The plays and poems of Shakspeare [according to the text of E. Malone] with notes and 170 illustr. from the plates in Boydell's ed., ed. by A.J. Valpy, Volumul 3

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Pagina 12 - Gratiano speaks an infinite deal of nothing, more than any man in all Venice. His reasons are as two grains of wheat hid in two bushels of chaff : you shall seek all day ere you find them, and when you have them, they are not worth the search.
Pagina 62 - In law, what plea so tainted and corrupt, But, being season'd with a gracious voice, Obscures the show of evil ? In religion, What damned error, but some sober brow Will bless it, and approve it with a text, Hiding the grossness with fair ornament?
Pagina 142 - Fetch me that flower; the herb I show'd thee once: The juice of it on sleeping eyelids laid Will make or man or woman madly dote Upon the next live creature that it sees.
Pagina 127 - Brief as the lightning in the collied night, That, in a spleen, unfolds both heaven and earth, And ere a man hath power to say, — Behold!
Pagina 20 - Yes, to smell pork ; to eat of the habitation which your prophet the Nazarite conjured the devil into. I will buy with you, sell with you, talk with you, walk with you, and so following, but I will not eat with you, drink with you, nor pray with you.
Pagina 11 - I love thee, and it is my love that speaks,— There are a sort of men, whose visages Do cream and mantle like a standing pond; And do a wilful stillness entertain, With purpose to be dress'd in an opinion Of wisdom, gravity, profound conceit; As who should say, ' I am Sir Oracle, And, when I ope my lips, let no dog bark!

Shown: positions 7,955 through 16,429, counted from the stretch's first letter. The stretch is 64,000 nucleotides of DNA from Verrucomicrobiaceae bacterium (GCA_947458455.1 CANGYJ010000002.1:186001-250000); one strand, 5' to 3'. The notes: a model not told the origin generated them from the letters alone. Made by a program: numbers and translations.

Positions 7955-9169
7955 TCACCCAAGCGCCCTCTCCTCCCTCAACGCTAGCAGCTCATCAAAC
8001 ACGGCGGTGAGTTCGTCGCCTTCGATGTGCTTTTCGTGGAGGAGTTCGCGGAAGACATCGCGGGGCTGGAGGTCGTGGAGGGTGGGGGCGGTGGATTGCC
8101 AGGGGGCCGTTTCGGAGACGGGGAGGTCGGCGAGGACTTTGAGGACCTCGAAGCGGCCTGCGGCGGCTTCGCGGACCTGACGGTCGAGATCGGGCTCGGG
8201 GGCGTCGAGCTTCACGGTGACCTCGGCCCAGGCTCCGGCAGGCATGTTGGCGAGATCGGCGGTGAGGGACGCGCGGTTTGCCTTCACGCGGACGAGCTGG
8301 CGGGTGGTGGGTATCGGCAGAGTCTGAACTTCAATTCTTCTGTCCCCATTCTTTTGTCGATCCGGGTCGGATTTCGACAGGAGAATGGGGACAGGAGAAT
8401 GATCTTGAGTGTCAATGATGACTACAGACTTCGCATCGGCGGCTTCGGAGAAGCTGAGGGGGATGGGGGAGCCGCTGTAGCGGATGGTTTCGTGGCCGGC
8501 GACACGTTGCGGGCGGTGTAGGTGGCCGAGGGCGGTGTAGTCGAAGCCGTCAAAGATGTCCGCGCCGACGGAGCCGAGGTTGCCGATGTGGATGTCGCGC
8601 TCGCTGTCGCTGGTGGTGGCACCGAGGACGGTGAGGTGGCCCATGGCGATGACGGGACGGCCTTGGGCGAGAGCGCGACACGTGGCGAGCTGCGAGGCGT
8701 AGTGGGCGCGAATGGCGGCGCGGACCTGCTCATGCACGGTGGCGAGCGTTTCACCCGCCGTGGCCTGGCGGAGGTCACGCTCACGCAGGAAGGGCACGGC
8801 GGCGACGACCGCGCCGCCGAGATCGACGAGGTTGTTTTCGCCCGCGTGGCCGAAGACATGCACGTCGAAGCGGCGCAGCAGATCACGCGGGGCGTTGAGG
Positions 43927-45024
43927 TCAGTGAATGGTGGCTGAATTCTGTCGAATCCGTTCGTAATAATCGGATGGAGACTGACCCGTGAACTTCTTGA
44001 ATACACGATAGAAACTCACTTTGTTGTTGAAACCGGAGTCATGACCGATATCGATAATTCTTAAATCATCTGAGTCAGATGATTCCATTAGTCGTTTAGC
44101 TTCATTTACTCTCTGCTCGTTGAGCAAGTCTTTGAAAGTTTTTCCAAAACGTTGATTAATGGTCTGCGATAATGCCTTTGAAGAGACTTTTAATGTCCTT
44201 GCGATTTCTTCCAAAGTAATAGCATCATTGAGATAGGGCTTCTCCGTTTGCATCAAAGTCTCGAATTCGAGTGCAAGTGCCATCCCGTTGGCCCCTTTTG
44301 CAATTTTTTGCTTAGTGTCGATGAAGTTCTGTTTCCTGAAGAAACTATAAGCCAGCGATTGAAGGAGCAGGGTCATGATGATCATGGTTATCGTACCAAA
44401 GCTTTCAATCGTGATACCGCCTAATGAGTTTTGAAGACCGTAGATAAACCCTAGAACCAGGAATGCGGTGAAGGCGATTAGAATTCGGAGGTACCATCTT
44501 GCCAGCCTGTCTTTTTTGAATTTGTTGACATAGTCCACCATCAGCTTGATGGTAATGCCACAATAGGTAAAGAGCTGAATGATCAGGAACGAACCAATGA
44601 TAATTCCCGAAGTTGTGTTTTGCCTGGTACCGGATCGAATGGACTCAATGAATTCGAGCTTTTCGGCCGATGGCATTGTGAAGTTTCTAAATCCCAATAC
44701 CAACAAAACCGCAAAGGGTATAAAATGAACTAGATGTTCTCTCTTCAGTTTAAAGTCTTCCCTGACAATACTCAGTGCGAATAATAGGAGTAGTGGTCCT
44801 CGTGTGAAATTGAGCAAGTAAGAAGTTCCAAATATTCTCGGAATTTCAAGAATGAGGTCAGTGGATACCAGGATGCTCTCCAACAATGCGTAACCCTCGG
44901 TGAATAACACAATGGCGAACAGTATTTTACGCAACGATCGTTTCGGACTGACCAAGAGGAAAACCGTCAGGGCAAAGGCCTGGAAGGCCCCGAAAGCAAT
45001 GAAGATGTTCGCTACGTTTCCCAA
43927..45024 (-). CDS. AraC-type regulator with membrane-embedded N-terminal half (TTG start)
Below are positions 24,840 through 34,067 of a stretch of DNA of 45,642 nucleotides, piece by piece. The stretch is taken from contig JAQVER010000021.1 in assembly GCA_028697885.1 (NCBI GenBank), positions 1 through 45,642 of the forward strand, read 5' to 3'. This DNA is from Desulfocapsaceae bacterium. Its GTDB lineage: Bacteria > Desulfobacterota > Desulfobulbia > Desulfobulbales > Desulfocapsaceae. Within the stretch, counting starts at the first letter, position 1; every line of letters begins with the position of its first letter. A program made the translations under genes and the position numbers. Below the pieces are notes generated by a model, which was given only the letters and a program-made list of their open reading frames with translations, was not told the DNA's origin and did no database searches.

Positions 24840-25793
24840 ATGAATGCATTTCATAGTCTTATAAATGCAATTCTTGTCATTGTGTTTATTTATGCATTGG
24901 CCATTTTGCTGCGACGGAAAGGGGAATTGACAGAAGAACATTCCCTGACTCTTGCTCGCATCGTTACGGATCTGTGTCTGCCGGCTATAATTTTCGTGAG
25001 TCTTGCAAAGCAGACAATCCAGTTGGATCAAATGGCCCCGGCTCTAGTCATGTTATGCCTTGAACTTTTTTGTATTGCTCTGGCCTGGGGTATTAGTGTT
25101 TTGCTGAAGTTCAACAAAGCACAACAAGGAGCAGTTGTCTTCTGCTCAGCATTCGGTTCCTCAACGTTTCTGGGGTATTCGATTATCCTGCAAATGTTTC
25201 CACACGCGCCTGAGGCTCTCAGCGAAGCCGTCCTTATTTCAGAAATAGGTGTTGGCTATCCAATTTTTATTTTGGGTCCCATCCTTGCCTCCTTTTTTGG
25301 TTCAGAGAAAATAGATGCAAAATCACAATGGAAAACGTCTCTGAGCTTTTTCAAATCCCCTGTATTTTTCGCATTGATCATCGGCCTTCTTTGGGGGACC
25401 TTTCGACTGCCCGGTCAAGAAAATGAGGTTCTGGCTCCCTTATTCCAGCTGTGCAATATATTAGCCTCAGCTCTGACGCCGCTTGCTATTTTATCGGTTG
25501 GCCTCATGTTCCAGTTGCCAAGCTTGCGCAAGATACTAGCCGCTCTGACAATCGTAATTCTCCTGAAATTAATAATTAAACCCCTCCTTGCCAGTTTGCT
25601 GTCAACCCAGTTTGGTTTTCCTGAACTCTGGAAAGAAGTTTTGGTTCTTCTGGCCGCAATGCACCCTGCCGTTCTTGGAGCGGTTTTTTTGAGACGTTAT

Pagina 57 - Jew. Hath not a Jew eyes? hath not a Jew hands, organs, dimensions, senses, affections, passions? fed with the same food, hurt with the same weapons, subject to the same diseases, healed by the same means, warmed and cooled by the same winter and summer, as a Christian is...
Pagina 314 - When all aloud the wind doth blow, And coughing drowns the parson's saw, And birds sit brooding in the snow, And Marian's nose looks red and raw, When roasted crabs hiss in the bowl, Then nightly sings the staring owl, Tu-whit; Tu-who, a merry note, While greasy Joan doth keel the pot.
Pagina 90 - I will be bound to pay it ten times o'er, On forfeit of my hands, my head, my heart: If this will not suffice, it must appear That malice bears down truth. And I beseech you, Wrest once the law to your authority : To do a great right do a little wrong; And curb this cruel devil of his will.
Pagina 63 - Thus ornament is but the guiled shore To a most dangerous sea ; the beauteous scarf Veiling an Indian beauty ; in a word, The seeming truth which cunning times put on To entrap the wisest.

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